1. MYTH: My spouse cheated on me while we were married. Doesn't that count against him/her?   

Answer: NO, unless your cheating spouse used marital money (ex: from the checking account or income) to spend on his/her extramarital affair.

  1. MYTH: I was the main caretaker of our baby while we were married, so that means I get full custody of the baby.  

Answer:  NO, and we do not use the word "custody" in Florida courts anymore. The term used now is "time-sharing," which refers to the time a child spends with mom or dad. In Florida, the courts want both parents to have frequent contact with the child. The courts will decide the child's time-sharing schedule based on what is in the child's best interest unless both mom and dad can come into an agreement that works for both. If, for example, the mother played the role as a primary caretaker for the child, it does not mean that father would be incapable of having time-sharing with the child. A Florida court presumes that both parents have rights to time with the child.

  1. MYTH: I can waive child support in my case. 

Answer:  NO, you cannot waive child support. Child support is a benefit to the child. Therefore, the mother and father cannot decide to waive child support. When a child is involved in a family case (ex: paternity or divorce), the court can order child support. There is a child support calculation or worksheet that should be submitted to the court. The analysis is based on the income and amount of overnights of Mom and Dad.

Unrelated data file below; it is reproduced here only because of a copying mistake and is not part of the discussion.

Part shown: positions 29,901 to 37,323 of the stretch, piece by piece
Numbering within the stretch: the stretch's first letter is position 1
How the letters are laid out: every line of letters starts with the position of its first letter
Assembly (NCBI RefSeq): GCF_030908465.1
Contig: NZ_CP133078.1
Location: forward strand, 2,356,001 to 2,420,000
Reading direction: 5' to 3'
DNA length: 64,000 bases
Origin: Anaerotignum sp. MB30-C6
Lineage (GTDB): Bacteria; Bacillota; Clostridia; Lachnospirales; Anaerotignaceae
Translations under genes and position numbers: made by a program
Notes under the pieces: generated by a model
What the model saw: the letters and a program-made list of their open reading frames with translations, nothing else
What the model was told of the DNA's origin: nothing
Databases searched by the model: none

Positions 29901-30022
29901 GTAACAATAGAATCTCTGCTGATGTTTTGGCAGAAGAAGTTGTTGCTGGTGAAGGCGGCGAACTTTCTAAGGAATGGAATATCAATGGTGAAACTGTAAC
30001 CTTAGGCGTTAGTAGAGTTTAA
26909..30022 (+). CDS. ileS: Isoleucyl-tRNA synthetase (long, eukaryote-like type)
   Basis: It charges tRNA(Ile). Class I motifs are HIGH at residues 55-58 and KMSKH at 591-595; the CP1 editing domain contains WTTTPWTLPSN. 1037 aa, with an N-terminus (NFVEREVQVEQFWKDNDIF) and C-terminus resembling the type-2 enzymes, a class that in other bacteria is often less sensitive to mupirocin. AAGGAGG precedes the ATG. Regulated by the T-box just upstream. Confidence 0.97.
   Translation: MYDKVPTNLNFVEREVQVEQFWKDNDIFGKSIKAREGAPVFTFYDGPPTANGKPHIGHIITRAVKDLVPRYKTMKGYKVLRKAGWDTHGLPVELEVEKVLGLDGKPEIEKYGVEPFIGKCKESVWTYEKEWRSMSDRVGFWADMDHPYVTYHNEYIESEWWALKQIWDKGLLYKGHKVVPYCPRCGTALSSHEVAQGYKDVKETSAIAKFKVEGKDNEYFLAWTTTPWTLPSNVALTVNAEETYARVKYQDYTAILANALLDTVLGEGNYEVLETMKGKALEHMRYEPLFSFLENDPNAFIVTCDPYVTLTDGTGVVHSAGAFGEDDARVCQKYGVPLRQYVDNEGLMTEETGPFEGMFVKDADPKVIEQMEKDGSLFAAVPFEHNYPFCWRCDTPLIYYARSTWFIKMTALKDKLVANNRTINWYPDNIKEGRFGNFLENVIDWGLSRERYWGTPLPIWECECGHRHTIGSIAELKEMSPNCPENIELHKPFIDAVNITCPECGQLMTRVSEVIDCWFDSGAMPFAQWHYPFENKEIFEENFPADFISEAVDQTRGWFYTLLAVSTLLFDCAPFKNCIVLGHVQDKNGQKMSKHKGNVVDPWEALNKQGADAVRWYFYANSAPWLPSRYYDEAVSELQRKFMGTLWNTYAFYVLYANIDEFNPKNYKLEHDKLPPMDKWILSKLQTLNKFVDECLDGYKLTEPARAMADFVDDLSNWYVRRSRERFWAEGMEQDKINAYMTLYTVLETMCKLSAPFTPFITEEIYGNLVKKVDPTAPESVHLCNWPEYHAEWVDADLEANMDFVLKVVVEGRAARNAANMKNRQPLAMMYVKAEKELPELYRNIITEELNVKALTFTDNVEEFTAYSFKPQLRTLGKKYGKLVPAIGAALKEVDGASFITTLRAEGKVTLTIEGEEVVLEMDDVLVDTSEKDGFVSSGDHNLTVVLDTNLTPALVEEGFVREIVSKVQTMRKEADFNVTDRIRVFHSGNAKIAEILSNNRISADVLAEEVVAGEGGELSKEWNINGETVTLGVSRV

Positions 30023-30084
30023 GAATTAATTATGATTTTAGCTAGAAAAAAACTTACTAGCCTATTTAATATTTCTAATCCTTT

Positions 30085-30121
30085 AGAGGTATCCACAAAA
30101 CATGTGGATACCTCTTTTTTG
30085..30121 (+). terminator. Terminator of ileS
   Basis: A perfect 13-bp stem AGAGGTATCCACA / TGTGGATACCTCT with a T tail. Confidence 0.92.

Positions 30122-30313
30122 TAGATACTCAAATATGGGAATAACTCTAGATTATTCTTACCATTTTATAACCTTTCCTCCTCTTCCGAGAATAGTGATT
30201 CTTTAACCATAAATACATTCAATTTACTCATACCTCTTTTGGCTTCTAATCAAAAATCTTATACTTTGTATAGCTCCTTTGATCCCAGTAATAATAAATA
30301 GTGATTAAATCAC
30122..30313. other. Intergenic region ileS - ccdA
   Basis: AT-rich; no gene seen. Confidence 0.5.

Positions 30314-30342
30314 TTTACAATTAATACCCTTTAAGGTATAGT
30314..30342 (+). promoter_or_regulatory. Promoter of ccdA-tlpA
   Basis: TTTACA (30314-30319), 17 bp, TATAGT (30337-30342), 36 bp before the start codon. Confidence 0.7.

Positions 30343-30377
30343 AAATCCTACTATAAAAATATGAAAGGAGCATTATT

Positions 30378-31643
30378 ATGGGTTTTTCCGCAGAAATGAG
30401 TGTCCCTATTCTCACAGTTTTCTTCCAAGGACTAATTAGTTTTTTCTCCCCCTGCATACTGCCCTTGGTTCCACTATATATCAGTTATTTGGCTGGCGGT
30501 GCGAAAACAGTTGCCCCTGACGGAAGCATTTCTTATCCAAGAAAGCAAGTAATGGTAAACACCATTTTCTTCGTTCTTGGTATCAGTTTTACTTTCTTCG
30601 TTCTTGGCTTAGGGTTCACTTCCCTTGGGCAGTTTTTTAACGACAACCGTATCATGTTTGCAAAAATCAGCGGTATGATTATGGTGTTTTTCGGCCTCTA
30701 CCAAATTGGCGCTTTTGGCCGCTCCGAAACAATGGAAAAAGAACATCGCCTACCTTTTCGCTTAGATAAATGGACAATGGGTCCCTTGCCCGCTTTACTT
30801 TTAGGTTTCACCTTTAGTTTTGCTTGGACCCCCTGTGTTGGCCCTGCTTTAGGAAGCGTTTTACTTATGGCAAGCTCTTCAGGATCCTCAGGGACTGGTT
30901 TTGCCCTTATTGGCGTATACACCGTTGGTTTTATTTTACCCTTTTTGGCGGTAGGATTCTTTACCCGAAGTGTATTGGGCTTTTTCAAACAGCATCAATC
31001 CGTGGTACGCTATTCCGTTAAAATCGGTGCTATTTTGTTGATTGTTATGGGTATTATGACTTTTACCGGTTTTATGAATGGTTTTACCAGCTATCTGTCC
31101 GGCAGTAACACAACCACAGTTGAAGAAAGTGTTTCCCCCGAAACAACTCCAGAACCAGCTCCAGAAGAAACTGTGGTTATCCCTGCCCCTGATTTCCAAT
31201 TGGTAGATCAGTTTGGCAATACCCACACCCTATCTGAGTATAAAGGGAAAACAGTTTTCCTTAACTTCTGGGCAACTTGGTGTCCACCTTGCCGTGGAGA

1. MYTH: My spouse does not want to get divorced, so that means I can't get divorced.

Answer:  NO, that is not true. If you file for divorce and you get a process server to personally serve your spouse the divorce papers, then you can proceed in court without your spouse is there. Of course, there is a process you must follow, and that is why it is best to hire an attorney to help you through the legal process. Even if you do not know where your spouse lives, there are still options. So, just because your spouse declares he/she does not want to get divorced, don't let that stop you from filing a petition for dissolution of marriage.

  1. MYTH: I don't need an attorney to resolve my case.

Answer:  NO, you definitely need an attorney to make sure that your case is resolved correctly. There are rights that you may or may not have that you need to be aware of. The attorney will assess your case to make sure that you are filing the case in the right state and county. The initial documents have to declare all of your requests for the court. This is why having an attorney draft all of your divorce paperwork is beneficial. It is better to be safe than sorry.

Contact a divorce attorney now and schedule a consult at 305-255- FIRM (3476). The Aguilera Law Center, P.A., has an office in Miami and Broward and handles family and divorce cases.


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